I’m working on a painting right now from a photograph that I took many years ago. As I’m working on it the reality illusion (that’s my name for it) suddenly kicked in and the painting began to approach how I see reality. At least certain parts of it did. Often, I don’t know why a painting starts to do this but this time I have a clear recollection of what started the illusion.
The painting is of the edge of Burnaby Lake with grass growing at the side of the lake. I’ve always liked this photograph because of the back-lit grass at the edge of the lake. The duck on landing approach is an add-on that the image needed, it took me years to decide what the photo lacked. The painting was looking good but no reality illusion showed up, until I painted some shadows on some of the grass created by grass behind. Suddenly, even though some of the grass was still very impressionistic, the grass started to appear real and jump off the painting surface which is part of the reality illusion.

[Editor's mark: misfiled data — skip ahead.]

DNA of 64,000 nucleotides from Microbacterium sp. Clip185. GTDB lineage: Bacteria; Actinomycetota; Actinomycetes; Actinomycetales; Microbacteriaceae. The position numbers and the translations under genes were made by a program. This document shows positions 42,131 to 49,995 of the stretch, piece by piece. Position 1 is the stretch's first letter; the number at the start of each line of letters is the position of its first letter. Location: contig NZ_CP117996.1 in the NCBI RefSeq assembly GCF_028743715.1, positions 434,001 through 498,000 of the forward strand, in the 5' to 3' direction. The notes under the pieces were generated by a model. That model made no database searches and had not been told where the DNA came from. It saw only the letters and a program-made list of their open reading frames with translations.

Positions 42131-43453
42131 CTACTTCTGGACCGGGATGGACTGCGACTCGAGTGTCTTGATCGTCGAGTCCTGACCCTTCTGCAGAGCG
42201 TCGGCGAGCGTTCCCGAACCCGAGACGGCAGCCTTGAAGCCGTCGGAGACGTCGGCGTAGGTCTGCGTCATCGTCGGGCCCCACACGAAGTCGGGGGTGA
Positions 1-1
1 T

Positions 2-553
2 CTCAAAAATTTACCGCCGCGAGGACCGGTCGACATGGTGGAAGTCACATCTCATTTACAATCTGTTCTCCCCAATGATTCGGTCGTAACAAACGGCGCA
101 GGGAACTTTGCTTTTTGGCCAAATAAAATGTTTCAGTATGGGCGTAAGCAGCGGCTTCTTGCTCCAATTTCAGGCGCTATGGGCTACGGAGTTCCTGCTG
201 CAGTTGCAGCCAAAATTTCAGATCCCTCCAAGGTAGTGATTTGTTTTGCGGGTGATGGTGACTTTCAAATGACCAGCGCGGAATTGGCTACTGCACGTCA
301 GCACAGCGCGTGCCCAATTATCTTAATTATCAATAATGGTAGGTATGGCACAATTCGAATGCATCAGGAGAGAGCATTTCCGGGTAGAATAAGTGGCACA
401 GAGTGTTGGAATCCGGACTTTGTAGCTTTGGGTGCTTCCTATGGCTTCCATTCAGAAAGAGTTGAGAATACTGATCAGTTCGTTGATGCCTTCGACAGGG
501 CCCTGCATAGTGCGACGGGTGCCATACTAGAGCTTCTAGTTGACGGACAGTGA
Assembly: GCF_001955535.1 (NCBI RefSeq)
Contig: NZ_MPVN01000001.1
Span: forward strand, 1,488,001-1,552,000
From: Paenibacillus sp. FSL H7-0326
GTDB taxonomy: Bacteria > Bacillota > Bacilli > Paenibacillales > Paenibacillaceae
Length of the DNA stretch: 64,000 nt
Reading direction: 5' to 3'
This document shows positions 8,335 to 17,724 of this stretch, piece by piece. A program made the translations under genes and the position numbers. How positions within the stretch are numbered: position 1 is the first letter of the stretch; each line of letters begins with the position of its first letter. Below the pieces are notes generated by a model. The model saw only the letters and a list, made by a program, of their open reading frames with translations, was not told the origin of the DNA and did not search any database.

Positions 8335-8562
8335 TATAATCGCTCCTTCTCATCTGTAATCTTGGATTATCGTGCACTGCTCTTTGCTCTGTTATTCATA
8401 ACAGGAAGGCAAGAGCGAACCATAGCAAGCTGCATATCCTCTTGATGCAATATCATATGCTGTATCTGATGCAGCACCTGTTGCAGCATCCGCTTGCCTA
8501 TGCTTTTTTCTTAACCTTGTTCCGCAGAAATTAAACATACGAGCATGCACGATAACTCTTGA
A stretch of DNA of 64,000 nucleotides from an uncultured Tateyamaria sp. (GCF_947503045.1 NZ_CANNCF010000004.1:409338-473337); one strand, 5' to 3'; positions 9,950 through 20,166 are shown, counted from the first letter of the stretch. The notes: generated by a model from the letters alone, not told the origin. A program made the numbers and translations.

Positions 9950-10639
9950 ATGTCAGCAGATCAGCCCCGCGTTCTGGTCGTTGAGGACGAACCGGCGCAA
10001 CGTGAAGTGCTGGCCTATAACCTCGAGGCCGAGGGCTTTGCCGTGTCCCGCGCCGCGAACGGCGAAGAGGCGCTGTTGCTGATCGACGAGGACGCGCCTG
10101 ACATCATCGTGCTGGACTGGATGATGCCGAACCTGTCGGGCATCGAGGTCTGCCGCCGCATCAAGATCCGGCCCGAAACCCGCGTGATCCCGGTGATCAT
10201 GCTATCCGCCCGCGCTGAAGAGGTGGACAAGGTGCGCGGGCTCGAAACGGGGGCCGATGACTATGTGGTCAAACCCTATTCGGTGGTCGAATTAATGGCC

The illusion doesn’t always appear with every painting, and when it does, I rarely know what precipitates it. I’m reminded of a science fiction novel where two characters are looking up at a bridge with holes in the bridge deck; sometimes people are aware that there are more holes than can initially be seen but it’s only when they start moving that they become aware that the holes form a pattern. I think the reality illusion is like the pattern; but you don’t need to move to imagine it.
Most people envision the grass as having a single colour or perhaps a mottled appearance. An artist knows that there are many colours, and the grass exists in three dimensions where grass can cast shadows on other grass either in front of or behind. I think an artist trains him or herself, or is trained by others, to see these shadows and realise how they are formed. More than that I believe everyone has this ability, an artist is simply trained to see them.
Creative thought is often described as thinking ‘outside the box’, whatever the box might be. I believe that thinking ‘outside the box’ is creative thinking and is similar to seeing the bridge holes as a pattern rather than just holes, and I believe that everyone has this ability.